Back in the garden with patience and grace


Finally we were in the garden today.  We planted peas on the fence, onions seeds and sets, both red and white, radishes, beets, lettuce, kale and lots of potatoes and garlic, all the seeds and bulbs that tolerate cold nights yet to come.

We pruned back the nepeta hedge that surrounds the rose garden and the potato plot.



Amazing how it doesn’t look like much yet, but just wait!

I overheard a conversation today between two guys, “I love being in the garden so I can think. ”  It reminded me of something Maya Angelou said on NPR last week, “patience allows for graciousness.”

With patience acquired after a long winter combined with the graciousness of spring we step into knowing ourselves with nature as our teacher.  It takes a brave soul to look at a dried up seemingly dead tiny seed and trust it to evolve into a tender leaf of lettuce if given water and warmth.   The men ask me how I know its time to plant the garlic.  I said because I read the book!  I also demonstrated that the garlic seemed to know it was time to sprout given its bright green hopeful shoot.  I told them nature gives us clues.  The potatoes had started to form apparent eyes indicating their urge to sprout in the ground, lest they sprout themselves in their box!

They also found a snake and wanted to keep it.  I said it would be much happier outside.  What fun they had though looking at it, holding it, watching it…. made me happy they had time to play, be curious and to be gentle.



4 thoughts on “Back in the garden with patience and grace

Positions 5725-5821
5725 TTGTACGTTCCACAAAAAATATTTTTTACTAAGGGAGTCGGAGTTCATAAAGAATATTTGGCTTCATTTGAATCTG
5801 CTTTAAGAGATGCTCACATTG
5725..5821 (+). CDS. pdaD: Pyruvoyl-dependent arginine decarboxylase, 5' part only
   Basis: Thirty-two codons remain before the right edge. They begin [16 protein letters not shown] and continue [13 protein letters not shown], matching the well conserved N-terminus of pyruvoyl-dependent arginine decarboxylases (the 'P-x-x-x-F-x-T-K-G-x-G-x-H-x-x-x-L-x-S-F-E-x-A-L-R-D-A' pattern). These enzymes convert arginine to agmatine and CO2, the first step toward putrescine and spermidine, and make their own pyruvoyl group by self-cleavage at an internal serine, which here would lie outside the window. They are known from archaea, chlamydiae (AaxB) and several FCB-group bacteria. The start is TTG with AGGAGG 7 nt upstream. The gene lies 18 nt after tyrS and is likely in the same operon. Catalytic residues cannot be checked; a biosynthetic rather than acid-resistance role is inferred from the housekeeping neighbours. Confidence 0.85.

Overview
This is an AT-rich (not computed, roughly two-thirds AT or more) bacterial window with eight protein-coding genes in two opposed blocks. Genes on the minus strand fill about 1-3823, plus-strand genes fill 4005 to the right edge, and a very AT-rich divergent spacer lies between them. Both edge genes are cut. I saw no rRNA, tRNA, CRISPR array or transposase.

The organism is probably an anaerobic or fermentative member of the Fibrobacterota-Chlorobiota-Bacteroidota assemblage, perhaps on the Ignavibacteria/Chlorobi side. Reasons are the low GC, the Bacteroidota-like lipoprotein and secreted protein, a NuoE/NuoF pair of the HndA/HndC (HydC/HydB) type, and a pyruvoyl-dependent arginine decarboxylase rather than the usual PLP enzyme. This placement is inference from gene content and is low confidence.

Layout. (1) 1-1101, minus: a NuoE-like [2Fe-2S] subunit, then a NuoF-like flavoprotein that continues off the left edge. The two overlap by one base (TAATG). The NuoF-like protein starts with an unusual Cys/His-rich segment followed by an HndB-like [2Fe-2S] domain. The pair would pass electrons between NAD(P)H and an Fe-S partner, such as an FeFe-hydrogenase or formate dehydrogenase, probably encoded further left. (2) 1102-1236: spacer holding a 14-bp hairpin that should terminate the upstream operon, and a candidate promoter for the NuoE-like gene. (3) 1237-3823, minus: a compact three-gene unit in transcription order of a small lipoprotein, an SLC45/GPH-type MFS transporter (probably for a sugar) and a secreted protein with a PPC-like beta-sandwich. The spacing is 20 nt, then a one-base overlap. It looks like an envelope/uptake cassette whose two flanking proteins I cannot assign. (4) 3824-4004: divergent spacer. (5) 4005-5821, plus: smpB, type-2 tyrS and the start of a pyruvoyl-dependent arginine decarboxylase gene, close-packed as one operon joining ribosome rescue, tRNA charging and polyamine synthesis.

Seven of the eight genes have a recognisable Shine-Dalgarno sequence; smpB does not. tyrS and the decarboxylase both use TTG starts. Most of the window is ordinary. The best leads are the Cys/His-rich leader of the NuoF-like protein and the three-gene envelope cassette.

1. Interesting about planting garlic in the spring. I know it gets harvested in the fall, but in Maine everyone has told me (I did not have a book then!), no plant garlic in the autumn. So I do and cover it with straw and it is one of the first things up , tough after the daffodils. My first year I did plant it in the spring and was told to leave it all winter, come the following autumn, almost 18 months later I had some huge!! cloves.

    So dear master gardener, garlic in the spring no doubt works as you book and my instinct say. I will hold my shoulders back a bit more today.

    Wonderful words about holding your gentle men, and them holding and playing with a timy creature of God.

      • Dear Bridget!

        You can do both, plant garlic in the fall and garlic in early spring. To tell when it is done you wait until the green stems wither and turn yellow. Like many things in gardening I have found there are more ways than one to grow things. As a rule I try not to follow the rules!

        Keep the faith.

      • Thank you, thank you. Some people are so sure there is only one way. Glad there are those out there holding the line for many ways to get to the same place. Thanks again bg

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